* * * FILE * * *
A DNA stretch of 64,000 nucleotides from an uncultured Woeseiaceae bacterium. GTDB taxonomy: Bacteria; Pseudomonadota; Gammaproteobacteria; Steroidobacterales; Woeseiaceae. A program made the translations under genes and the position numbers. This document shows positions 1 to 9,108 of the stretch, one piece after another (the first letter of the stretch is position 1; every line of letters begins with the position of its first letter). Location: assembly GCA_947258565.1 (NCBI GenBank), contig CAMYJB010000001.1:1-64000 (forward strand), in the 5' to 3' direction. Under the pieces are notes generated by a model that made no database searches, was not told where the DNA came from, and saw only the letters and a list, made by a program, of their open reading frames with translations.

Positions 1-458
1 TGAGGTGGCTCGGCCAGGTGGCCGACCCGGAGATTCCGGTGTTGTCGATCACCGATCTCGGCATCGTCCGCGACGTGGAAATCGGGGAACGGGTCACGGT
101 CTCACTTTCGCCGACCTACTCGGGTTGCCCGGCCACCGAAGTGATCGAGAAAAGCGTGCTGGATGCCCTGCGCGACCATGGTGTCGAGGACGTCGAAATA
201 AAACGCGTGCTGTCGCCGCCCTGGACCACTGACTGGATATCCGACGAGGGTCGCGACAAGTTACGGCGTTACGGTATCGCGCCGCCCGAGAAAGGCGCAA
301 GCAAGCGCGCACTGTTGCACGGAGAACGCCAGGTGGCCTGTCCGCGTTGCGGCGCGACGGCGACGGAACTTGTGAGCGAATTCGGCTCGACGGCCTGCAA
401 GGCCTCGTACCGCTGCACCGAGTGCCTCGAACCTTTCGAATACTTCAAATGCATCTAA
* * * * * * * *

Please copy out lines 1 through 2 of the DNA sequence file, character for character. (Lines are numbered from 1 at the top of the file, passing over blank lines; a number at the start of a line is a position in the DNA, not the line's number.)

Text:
A DNA stretch of 64,000 nucleotides from an uncultured Woeseiaceae bacterium. GTDB taxonomy: Bacteria; Pseudomonadota; Gammaproteobacteria; Steroidobacterales; Woeseiaceae. A program made the translations under genes and the position numbers. This document shows positions 1 to 9,108 of the stretch, one piece after another (the first letter of the stretch is position 1; every line of letters begins with the position of its first letter). Location: assembly GCA_947258565.1 (NCBI GenBank), contig CAMYJB010000001.1:1-64000 (forward strand), in the 5' to 3' direction. Under the pieces are notes generated by a model that made no database searches, was not told where the DNA came from, and saw only the letters and a list, made by a program, of their open reading frames with translations.

Positions 1-458